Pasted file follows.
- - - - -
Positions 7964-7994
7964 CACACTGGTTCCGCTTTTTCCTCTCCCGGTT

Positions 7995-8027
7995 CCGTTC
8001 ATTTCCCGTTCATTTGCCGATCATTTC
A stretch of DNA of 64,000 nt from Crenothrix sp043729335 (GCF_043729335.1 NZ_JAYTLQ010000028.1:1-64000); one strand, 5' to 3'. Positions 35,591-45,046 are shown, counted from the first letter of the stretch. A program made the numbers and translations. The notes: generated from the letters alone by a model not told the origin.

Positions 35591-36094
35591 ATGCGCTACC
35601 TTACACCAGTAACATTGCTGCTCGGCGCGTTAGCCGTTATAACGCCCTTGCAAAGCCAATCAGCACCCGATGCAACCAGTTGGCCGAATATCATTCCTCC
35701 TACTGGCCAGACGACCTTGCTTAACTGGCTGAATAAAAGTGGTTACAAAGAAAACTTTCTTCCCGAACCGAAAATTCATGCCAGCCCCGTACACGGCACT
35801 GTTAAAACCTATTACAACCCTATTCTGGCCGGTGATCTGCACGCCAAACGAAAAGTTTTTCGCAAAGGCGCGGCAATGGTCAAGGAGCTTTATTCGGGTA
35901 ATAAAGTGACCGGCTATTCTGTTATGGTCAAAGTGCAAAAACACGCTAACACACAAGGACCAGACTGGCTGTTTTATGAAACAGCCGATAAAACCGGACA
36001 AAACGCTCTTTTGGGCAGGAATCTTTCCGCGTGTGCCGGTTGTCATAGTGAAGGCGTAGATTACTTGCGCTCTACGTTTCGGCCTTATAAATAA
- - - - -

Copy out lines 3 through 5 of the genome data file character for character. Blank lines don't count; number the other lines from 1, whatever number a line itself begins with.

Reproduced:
Positions 7995-8027
7995 CCGTTC
8001 ATTTCCCGTTCATTTGCCGATCATTTC